RogerBW's Blog

Thirsty Meeples August 2015 05 August 2015

Back to the boardgame café, just two of us this time. With images; cc-by-sa on everything.

We started with Yardmaster, which, well, if I'd gone into it expecting a game about railways I'd have been disappointed. You collect "freight" cards, then use them to pay for matching "railcar" cards to add to your train, but each railcar must match the one before in either colour or value. It's basically an abstract game, but a surprisingly deep one, and I quite enjoyed it. (Points off for relying on colour, though. I'm not colour-blind but I know plenty of people who are to some extent, and they'd find it much harder to play this.)

Not as hard as they'd find Race for the Galaxy, though, where the resource type given by a planet is only shown by colour. There's a lot of symbology here, and part of the problem is right there in the name (as a race game there's really very little you can do to your opponents). The rulebook seemed over-complex and didn't do a good job of explaining what were really fairly simple rules. That said, it was enjoyable and flavoursome, and I'd play again, especially with more players so that more was happening each turn.

Next was Waggle Dance, not the beer but a new boardgame from Grublin Games who published the appealing but flawed Cornish Smuggler. It's a light worker-placement dice game: your bees have to raise more workers, expand the hive, gather pollen and make honey. Since the cards are in a set layout and don't move around during the game, I was rather surprised it didn't have a board instead; and the art was distinctly, sorry, "busy", in that there was lots of extraneous detail that sometimes made it hard to tell just what was going on. (And the rules sheet, a huge fold-out affair, is also sometimes a little tricky to follow.) It's another one that relies heavily on colour, and some of the cubes would be hard to tell apart in bad light (especially red/orange/pink, a lot more distinct in these photos than in real life), but the actual gameplay is rather enjoyable, and this worked rather better for me than the mechanically-similar Alien Frontiers that we played a few months back.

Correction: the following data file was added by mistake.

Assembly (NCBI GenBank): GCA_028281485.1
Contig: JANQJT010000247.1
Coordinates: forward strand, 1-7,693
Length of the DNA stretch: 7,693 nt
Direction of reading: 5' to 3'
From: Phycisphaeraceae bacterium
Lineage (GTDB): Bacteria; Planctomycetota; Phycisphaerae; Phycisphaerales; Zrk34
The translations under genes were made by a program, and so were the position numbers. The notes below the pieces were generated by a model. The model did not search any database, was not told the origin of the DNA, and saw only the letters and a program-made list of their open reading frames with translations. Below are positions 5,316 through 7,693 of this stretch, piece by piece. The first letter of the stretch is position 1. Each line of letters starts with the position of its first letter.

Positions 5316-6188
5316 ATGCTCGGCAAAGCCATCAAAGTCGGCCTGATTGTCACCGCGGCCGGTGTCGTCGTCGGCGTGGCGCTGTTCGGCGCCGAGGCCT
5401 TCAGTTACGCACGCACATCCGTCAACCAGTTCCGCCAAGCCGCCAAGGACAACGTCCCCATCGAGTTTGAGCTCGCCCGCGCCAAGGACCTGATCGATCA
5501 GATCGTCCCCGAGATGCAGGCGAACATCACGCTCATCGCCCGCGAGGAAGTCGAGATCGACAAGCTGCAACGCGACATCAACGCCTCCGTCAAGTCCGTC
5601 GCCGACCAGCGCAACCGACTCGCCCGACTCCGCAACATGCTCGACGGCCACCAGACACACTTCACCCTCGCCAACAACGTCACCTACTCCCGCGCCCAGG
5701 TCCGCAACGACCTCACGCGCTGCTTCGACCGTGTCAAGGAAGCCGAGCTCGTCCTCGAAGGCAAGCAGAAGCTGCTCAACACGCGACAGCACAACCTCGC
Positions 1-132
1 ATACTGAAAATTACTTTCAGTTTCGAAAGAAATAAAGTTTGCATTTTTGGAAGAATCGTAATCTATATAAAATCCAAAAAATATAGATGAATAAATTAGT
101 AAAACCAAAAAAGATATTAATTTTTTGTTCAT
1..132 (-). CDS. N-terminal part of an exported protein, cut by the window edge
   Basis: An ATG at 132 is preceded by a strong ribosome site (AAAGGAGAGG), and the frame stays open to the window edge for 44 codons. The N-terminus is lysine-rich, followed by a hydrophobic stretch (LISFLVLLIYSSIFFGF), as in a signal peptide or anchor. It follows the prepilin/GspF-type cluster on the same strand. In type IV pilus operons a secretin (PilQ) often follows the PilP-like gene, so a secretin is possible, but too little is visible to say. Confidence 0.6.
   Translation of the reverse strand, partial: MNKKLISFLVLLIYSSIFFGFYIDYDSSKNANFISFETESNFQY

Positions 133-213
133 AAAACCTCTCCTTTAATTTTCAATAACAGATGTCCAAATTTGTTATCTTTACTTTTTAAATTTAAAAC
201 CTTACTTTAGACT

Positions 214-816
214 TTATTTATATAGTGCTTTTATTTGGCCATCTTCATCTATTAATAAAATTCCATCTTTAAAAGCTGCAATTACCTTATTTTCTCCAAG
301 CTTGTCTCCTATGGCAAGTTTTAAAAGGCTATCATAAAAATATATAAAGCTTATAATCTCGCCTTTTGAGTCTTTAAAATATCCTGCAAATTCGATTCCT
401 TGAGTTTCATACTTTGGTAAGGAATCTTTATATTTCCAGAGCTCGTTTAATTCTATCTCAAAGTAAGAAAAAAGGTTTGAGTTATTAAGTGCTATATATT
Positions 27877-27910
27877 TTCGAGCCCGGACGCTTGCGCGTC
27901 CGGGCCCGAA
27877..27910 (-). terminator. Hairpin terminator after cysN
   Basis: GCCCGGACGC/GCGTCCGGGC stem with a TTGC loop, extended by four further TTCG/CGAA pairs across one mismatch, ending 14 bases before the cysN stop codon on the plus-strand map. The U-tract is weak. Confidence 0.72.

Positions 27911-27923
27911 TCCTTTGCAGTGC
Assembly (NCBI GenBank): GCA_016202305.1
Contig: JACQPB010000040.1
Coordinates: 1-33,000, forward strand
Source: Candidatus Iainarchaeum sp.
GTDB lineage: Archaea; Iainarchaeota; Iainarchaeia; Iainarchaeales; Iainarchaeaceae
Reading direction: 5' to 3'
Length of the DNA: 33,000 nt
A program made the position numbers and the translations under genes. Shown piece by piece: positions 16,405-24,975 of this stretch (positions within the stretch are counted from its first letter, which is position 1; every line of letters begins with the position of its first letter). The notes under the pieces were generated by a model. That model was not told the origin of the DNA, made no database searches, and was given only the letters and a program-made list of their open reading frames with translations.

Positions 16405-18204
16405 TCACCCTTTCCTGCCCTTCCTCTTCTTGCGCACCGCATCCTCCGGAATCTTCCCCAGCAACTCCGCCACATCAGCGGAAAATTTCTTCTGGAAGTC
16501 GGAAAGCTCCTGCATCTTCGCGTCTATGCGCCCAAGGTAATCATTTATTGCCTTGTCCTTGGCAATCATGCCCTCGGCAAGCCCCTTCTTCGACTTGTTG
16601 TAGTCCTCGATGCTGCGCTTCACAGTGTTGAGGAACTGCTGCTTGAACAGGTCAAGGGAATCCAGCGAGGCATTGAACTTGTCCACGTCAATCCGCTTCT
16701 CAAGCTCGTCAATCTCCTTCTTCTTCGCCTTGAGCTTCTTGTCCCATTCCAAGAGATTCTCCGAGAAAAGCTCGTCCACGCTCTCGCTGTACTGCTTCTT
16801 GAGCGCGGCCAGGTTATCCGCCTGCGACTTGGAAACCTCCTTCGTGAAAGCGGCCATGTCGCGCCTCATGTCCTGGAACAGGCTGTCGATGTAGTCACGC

I'd been planning to give Red 7 another go, but since there were just two of us I was persuaded to try Star Realms, a deck-building sort of game but not one that devolves into a race like Dominion: rather, you're balancing trade (to buy more ships) with attacks on the enemy. Or in my case going all-out to attack, which won me the game quite handily. One can play with more, but the core game is for two, which is rare; and it's a deck-builder I don't hate, which is rarer. Really, the only thing that's a bit clumsy is the set of cards for tracking one's remaining Authority (victory points). Reader, I bought it.

See also:
Thirsty Meeples May 2015

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